If a book can be compared to culinary fare, Tracy Baim’s Out and Proud in Chicago is a grand buffet. Some of the articles are mere snippets, amuse busche for the historically minded. Others are comprehensive historical courses that cover major trends and institutions. But while the dozens of articles and profiles in this book can be enjoyed individually–and I highly recommend biting off digestible chunks to be devoured at leisure–the reader should start at the beginning and work his or her way to the end in order to feel the full scale of Baim’s endeavor.

The volume is laid out chronologically, beginning with “Prairie Settlement to 1949” and covering each decade, until the 2000s. When read in this order, the articles provide a nuanced context, helping us to understand the person, place, or event in its social and temporal milieu.
One of the core articles, by John D. Poling, does an exemplary job of covering the history of the nascent Chicago movement, starting with Henry Gerber’s Society for Human Rights which was incorporated in 1924. Gerber, an immigrant veteran of World War I, modeled his organization after one existing in his German homeland. His Society was destroyed in July of 1925 when his goals were discovered by the Illinois state authorities, and he lost his job as a postal worker. Though Gerber’s Society was never revived, word of its existence spread to Los Angeles, where Harry Hay heard of it through one of his lovers. Inspired, Hay and four associates formed a clandestine origination called Mattachine, which by 1952 had 2,000 members. Chicago’s first Mattachine failed in 1957 due to lack of members, but it revived shortly in 1960–to again fail within two years. In 1965, however, a third Mattachine emerged, Mattachine Midwest [MM], formed by Ira Jones, attorney Pearl M. Hart, and Robert Baker. The goals of this organizing resonated with a larger number of homosexual people: “to improve the ‘legal, social and economic status of the homosexual’.”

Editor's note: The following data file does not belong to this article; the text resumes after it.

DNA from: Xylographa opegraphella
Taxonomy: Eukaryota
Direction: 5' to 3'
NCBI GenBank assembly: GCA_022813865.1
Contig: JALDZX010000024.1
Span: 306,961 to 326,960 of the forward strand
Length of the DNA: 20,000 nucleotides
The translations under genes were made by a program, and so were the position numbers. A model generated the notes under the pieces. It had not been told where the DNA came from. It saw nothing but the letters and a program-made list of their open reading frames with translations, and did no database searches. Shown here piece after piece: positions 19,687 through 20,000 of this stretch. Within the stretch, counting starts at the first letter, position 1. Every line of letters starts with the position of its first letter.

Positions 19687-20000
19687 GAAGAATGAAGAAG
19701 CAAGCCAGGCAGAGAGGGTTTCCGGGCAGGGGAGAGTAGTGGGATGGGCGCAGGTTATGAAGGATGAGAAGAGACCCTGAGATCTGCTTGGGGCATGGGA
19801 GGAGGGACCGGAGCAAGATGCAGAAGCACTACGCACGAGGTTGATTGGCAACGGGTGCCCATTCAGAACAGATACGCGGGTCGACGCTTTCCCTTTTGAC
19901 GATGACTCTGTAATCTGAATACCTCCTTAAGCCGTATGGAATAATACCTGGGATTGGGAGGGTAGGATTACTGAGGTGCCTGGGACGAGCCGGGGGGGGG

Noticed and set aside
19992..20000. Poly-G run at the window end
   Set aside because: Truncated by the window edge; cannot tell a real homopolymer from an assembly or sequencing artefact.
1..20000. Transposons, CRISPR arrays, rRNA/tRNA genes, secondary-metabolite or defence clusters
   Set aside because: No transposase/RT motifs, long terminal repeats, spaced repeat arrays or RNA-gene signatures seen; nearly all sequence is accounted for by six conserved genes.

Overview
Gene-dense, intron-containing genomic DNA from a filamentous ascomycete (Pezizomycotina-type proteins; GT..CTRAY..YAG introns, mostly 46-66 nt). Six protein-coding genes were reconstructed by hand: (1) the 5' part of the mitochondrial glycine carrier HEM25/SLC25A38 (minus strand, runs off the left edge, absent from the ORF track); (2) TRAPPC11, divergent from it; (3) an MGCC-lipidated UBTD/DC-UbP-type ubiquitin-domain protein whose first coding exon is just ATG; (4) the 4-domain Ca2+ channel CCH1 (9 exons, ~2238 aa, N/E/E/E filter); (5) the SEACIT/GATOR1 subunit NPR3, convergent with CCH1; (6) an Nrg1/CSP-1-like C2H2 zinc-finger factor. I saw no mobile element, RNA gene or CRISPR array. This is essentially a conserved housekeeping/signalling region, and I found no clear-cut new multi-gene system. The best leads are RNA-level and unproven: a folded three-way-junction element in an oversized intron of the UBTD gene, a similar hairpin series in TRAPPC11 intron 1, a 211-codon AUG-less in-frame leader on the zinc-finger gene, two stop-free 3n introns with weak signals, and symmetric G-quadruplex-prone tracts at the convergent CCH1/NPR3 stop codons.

From the start, MM met with enthusiasm and zeal. Like the two former Mattachines, MM founders formed a newsletter, and their Mattachine Midwest Newsletter soon rivaled if not surpassed ONE Magazine in readership. In the tradition of the other homophile organizations, they organized and hosted national conferences and events, created a lending library, staffed a telephone help line, and engaged the Chicago media by forming a speaker’s bureau that arranged news conferences and guest appearances on the radio and television.
Every American metropolis has its own Stonewall-like rebellion. For Chicago, Marie Kuda tells us, the equivalent was when police stormed The Trip bar on East Ohio Street in January of 1968 and again the following May. As in other cities, the police regularly harassed gay bar goers, often publishing the names, addresses, and employers of those taken into custody. A bar that decided to appeal an order to revoke a liquor license was automatically closed during the appeal process–which was the case with The Trip, which was closed for the duration of 1968, though the facility continued to host movement events, such as the famous NACHO meeting where Frank Kameny suggested “Gay is Good” be the movement’s official slogan. It is important for today’s LGBT youth in particular to know this history–to realize that as recent as 1970, bar goers and owners were regularly harassed by the police, and even in progressive cities as Chicago, one could be arrested at this time for simply dancing with a person of the same sex. Police, government, and medical professionals regularly referred to homosexuals as “fags” and “queers,” and when acknowledged by the media, gays were called “deviates,” clearly “disturbed” and maladjusted individuals. Our gains since 1970 have been significant–and they could be reversed.